This article was written by Johan Dreyer in 2006 posted at AA and the reposted recently at a Johan's local South African forum:
I desided to give to the Johan’ thoughts some exposure at the horn-citric forum and it might provide some inspiration for someone. I might not necessary agree with everything that Johan express in this writing but I like very much the structure in which he put his thoughts. So, everything below is by Johan Dreyer:
Hope it is not this years Christmas.
Step 1. Decide:Basshorn ( 20 - 200Hz- this one) or subwoofer (to 60-80Hz)? If you want a sub only there is much more leeway. You can fold it, only approximate the curves and make it looong. If you want a basshorn to work to say 2ooHz: keep it straight, short and as precise to the curve as you can.
Step 2. Sit down and write on apiece of paper:"No compromise bass horn "Now scratch out the "no". Set some immovable parameters. These you must stick to. Everything else will be a juggle.
2.1 Footprint is likely to be fixed. Do not fix cutt-off. The difference in size between a 25Hz and 20Hz horn is huge and of little sonic import(21Hz here). If your cuttoff is above 30Hz,you are waisting too much money and should try another alternative.
2.2 Stick to the hyperbolic exponential family.Co efficient 0.5 to 0.8. Choose as high as possible(0.7 here). This will keep your horn shorter and therefore lessen time delay.Please do not choose tractrix! It does not work for bass.It will not reach its cutoff and sounds open but flat with no drive. Believe me-It was avery expensive experiment!
2.3 Choose drivers and design the horn for them. Here Altec 515-16G were chosen. Remember you must reach the low midrange so heavy "sub"drivers will not work. Use multiple drivers in parallel-5 per channel in this case. This will keep your horn shorter (3m here) yet maintain full horn loading to 21Hz. Again minimise time delays.Do not use an anterior compression chamber. It will increase efficiency but also distortion and the thin paper cones in these drivers do not like it. With 5 drivers you are already at 110db/W with no anterior chamber. Design a rear chamber for the drivers using reactance annulling.That way youl'll get aflat reponse almost right to your horn cutt-off.Buy an RTA and mic. Use McBean's horn response program to evaluate your design. It came uncannily close to the final measured result.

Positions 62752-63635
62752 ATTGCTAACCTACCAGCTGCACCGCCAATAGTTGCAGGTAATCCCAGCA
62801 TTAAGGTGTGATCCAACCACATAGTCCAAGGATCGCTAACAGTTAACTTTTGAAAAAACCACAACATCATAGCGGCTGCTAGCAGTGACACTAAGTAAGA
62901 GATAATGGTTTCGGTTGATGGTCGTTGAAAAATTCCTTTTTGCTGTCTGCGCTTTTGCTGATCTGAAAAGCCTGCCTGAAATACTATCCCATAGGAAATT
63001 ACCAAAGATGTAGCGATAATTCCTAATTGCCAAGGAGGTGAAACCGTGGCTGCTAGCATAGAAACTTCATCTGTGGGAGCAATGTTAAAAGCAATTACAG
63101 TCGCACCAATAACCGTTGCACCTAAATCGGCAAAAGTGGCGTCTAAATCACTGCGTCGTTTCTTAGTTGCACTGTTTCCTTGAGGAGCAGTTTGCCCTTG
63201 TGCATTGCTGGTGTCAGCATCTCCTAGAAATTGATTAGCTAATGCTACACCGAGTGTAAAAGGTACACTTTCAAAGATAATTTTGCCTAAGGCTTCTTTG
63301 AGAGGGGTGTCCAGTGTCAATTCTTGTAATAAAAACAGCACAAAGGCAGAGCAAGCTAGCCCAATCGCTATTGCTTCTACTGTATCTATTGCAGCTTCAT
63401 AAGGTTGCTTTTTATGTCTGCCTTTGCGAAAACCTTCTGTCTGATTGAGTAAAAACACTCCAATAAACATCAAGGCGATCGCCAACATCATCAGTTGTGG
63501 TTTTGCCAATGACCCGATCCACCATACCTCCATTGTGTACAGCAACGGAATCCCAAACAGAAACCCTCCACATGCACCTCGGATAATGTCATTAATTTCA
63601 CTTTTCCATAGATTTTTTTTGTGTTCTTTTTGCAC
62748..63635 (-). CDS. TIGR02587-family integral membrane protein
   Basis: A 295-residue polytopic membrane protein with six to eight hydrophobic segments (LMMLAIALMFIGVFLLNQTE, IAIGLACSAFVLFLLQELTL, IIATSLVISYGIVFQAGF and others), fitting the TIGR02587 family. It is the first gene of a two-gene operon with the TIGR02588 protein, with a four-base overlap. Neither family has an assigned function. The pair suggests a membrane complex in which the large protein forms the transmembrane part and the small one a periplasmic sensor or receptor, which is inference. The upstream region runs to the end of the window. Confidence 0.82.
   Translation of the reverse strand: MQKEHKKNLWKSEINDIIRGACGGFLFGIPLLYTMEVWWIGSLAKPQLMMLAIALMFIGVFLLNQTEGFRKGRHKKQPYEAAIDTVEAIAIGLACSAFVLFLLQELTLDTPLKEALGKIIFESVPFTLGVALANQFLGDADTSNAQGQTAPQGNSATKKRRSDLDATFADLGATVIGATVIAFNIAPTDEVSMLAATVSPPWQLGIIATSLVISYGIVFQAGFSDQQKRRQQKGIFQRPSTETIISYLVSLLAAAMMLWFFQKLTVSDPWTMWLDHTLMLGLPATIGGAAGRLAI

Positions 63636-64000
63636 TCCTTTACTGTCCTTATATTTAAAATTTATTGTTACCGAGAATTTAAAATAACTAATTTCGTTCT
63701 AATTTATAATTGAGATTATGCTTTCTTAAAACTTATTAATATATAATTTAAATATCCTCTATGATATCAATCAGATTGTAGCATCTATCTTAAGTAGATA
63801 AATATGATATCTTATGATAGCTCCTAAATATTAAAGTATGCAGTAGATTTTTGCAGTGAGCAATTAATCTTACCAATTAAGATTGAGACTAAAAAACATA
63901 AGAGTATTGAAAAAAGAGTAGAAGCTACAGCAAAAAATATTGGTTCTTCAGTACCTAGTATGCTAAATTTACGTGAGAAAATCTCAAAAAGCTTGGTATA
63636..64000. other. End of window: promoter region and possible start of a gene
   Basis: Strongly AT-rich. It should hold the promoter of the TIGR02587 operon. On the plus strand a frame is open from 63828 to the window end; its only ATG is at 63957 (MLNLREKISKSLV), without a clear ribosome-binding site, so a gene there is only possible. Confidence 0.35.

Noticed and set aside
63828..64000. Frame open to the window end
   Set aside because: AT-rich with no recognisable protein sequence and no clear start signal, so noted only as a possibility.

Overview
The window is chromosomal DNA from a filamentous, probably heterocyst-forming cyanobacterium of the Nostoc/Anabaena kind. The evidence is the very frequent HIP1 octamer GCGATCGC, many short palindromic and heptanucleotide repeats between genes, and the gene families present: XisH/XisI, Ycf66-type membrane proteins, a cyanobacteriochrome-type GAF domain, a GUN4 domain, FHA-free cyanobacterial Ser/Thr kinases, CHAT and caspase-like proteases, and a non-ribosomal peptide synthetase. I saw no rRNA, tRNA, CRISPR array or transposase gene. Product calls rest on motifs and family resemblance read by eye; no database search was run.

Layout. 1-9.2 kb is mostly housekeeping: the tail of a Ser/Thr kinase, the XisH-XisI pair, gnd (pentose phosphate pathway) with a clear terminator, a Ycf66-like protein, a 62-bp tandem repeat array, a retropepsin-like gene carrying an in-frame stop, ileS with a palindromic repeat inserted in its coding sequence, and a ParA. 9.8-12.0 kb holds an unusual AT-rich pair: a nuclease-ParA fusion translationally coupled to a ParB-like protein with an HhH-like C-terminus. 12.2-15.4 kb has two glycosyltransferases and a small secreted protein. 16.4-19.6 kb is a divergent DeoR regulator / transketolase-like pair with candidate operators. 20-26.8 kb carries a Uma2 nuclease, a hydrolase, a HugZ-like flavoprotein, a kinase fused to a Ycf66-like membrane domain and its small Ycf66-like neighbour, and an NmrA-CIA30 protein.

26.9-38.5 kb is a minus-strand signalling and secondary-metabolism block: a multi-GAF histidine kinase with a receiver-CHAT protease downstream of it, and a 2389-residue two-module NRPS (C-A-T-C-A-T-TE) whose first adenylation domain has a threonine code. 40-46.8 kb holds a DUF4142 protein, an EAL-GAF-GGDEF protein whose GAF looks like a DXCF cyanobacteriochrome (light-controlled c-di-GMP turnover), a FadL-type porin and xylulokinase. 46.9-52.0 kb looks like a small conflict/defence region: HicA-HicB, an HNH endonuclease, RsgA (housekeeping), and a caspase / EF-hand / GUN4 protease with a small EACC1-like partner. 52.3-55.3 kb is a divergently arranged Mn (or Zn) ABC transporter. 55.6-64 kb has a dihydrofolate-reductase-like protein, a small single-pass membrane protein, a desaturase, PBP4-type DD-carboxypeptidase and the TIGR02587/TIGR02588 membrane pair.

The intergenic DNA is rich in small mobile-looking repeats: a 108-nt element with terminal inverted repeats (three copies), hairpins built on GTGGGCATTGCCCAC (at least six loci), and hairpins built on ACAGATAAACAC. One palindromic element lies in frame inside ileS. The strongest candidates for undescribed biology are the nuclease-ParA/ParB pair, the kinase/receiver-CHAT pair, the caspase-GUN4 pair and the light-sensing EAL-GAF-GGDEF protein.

2.3 Order the drivers now! You'll wait several months for them. If you are outside the US prepare for US customs confiscating them and demanding proof they are not weapons of mass destruction (honest - no joke!)
2.4 Draw a template for the horn. While drawing the curves remember to keep the top and bottom surfaces not parallel. 5 degrees(6 degrees here) flare here seems to be OK. Cut out the template ife size in mdf and hand it to the builder. Do not expect your architect or structural engineer to do this. They'll come up with an elegant snail or something. Cut the template precisely.If you start of slightly wrong by completion of built it will be very wrong. Do not design the structural changes yourself unless you are an architect or civil engineer. Get a master builder and tell him 0.5cm tolerances. He'll end up with 1cm but that's ok.
2.5 Wait. Building permission, 3 months, Casting the floor and curing the 75 cm slab 1 month. Building the brick walls and casting the top slab (1m thick at the back) and curing-2 months. Wait, wait, wait. Finally get the weapons of destruction from US customs. Whole project start to finish 1 year.
Step 3. Change the rest of the room. You likely lost a whole wall that now has no windows.Enlarge other windows.Use soundproof glass.It not only holds sound in, it cuts sound from outside-Important considering horns go as quiet as they go loud. This glass is quad laminated and threfore ads a degree of damping.Use special frames to prevent rattle.Get acoustic curtains and blinds.Be prepared to fight standing waves you never knew existed ( See Cristopher Wittmers post below).It took me 7 months to get rid of a nasty 80 hz wave.Pre-built we tested that room with multiple stacks of subs to evaluate for standing waves. The basshorn showed it up in 10 seconds.
Step 4. On completion prepare to write a cheque that will buy a pair of AG Trios with multiple basshorns, or a Wilson X2
Step 5. Now address the rest of the range abve 200Hz. The biggest battle is an appropriate transducer and horn to cover 200Hz to 1KHz.Then crossovers and amplifiers.The basshorn has a below 3 ohm impedance-Big Macs work well here electrically and soundwise (MC 352 here)
Step6 If you are lucky, on completion prepare for sound that will be beyond anything you ever heard-I promise. Unless you heard one of these bass "houses"nothing can prepare one for it. If you are unlucky- I don't know. Fortunately I was lucky.
Like I said -What Chritmas? All this as a semi joke. I can never tell you the sensation of having spent supercar prices on something that you have no idea how it is going to turn out. Then at 2am firing up that basshorn for the first time, run a freq sweep through it, run to the spectrum analyser and know that it is good. I fully understood why even God needed to rest on the 7th day!
"I wish I could score everything for horns." - Richard Wagner. "Our writing equipment takes part in the forming of our thoughts." - Friedrich Nietzsche